Next, we get into some fun stuff – cheese! This was probably the one section I was more curious about. Would they have an epic cheese aisle? And the answer is…sorta. By French mega-grocery store standards (i.e. Auchan, E.Leclerc, etc…), Costco doesn’t have much selection. However, what they make up for in selection they over-achieve in quantity and price. You’re not just buying a small amount of that given cheese, you’re buying a ton of it (it’s Costco, duh). And the prices for that are mostly pretty good.
This 1KG (2.2 pound) wheel of Brie is the size of my outstretched hand, yet only costs 5.99EUR. That said, most cheese is incredibly inexpensive in France. A simple rule of thumb when visiting your US Whole Foods or other store which sells imported cheeses is that we’ll pay about 1/5th to 1/10th the cost here in our grocery store. And our quality will be better, even for the cheapest stuff.
Before leaving this area, I stumbled on the caviar section. I have no idea if US Costcos have caviar, nor do I know if this is considered ‘good’ caviar – but I do know they have it here. Now you know too.
After departing the caviar, we noticed they had a little rotisserie stand, like in the US. We picked up one for dinner, which set us back 5.99EUR.
We headed towards the fruits and vegetables area next. The prices here for fruits were all very good compared to local prices, especially for the quality. While in general we pay less for staple vegetables than you would in the US, we tend to pay more for more ‘unique’ fruits/vegetables. For example, a watermelon can be incredibly expensive in Paris (like $15). So the grocery stores here sell little personal watermelons, but they tend to suck compared to a more traditional watermelon you’d find in a grocery in the US/Canada. Blueberries are another example that tend to be more expensive in Paris, but were cheap at Costco.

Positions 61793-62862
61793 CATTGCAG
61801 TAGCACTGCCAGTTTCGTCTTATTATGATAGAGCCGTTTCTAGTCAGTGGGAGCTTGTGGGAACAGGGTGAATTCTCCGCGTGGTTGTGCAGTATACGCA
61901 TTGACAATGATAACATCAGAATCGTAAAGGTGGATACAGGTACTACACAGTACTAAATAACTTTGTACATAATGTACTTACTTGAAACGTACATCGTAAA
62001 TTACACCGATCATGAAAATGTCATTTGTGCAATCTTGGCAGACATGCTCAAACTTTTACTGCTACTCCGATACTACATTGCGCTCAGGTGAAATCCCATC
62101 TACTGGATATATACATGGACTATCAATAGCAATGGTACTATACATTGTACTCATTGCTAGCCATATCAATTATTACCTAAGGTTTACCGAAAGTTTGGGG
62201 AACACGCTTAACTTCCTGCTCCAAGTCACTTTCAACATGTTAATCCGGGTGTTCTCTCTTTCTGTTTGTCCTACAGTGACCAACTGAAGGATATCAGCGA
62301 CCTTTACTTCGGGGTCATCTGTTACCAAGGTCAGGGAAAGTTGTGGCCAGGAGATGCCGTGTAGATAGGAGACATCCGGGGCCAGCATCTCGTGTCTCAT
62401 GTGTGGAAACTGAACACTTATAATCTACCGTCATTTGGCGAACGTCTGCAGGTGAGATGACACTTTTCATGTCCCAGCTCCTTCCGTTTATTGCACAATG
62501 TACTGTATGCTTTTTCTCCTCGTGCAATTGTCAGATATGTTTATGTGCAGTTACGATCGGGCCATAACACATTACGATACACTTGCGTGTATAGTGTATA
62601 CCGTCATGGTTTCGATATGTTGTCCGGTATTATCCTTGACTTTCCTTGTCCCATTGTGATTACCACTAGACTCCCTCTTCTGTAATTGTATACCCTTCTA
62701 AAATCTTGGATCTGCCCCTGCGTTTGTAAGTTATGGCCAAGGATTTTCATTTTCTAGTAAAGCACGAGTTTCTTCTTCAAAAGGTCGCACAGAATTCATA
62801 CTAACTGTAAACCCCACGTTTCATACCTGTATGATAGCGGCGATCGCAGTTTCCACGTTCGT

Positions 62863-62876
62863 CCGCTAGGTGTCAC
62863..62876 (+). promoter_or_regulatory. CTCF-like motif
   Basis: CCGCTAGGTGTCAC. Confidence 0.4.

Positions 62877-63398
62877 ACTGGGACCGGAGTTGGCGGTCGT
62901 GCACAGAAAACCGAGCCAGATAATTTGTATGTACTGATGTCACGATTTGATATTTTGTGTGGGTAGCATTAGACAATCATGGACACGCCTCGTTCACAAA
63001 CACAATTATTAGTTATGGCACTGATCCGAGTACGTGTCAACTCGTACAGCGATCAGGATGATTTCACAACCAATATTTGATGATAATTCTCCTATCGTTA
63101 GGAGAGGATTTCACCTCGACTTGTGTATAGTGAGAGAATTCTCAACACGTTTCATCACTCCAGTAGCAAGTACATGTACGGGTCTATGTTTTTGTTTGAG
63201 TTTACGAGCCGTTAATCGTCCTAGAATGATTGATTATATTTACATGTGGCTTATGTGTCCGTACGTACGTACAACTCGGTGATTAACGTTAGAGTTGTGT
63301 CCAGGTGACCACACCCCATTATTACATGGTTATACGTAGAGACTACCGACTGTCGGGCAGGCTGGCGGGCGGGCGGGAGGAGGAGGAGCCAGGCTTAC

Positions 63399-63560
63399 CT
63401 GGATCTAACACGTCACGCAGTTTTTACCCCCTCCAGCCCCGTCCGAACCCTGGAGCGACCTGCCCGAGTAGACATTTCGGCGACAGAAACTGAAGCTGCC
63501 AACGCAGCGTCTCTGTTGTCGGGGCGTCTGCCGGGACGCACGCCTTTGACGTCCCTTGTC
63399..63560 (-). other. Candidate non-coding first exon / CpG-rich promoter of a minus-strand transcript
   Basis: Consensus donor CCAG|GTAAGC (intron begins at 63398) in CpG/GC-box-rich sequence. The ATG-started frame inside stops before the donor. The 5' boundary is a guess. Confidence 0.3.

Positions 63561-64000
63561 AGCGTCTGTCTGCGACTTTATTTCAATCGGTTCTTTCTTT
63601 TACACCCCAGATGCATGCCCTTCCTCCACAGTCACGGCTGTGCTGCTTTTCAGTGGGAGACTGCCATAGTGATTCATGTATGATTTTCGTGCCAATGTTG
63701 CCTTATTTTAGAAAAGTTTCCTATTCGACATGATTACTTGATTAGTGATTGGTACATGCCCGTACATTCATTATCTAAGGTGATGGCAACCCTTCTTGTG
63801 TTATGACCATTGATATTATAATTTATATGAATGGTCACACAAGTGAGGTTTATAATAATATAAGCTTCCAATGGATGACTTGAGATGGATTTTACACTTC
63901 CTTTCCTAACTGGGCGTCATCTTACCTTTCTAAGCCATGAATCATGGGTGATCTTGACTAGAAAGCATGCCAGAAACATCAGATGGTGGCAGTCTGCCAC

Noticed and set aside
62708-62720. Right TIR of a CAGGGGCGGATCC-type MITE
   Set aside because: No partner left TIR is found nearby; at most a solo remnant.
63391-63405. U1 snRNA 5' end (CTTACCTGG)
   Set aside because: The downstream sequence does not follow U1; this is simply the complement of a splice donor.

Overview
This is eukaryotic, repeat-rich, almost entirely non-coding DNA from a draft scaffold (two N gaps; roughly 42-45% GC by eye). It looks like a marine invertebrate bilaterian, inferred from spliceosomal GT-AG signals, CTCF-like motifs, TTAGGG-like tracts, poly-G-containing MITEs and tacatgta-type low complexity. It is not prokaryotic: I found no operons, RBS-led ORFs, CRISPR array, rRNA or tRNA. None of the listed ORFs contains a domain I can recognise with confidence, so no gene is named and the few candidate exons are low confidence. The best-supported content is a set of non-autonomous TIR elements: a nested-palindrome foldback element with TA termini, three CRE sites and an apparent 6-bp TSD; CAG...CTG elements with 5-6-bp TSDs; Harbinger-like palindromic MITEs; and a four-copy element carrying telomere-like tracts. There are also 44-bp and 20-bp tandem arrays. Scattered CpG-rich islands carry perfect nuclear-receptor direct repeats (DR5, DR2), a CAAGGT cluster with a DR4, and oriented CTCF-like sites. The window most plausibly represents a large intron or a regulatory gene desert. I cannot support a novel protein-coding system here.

From there it was onto the wine section. There were not one, but two different wine tasting sample tables. In fact, it would be my first sample station of the day. And my second station. Maybe my third too…but never mind that.
Yes, they were taste testing a 60EUR bottle of wine below (Stags Leap Artemis – 2014). Though, this is a rare example of a wine that costs more in France than in the US, since it’s imported from the US. But still, the point is they were taste testing a 60EUR bottle of wine in Costco.
After sampling some French wines, I actually sampled a Washington State wine. Not only is Costco from Washington State, but so am I. Go figure. And the guy doing the sampling even knew some basic facts about it too, including which side of the mountains it was on (an important detail to know in Washington State).
In the event you want to buy some larger bottles – they had that too. These bottles of Moët would only set you back a mere 1,479EUR ($1,685USD).
The prices for the higher-end wines were mostly pretty good compared to other local prices. Running a bakery, we’re a bit lucky in that we can also pick up wine/etc at a major restaurant supply chain/store of sorts, so we compared to those prices as well and in general Costco beat everybody in costs. I didn’t compare every label, but just a few that we often buy or regions that we often stick to. I put a bunch more random photos in the gallery below.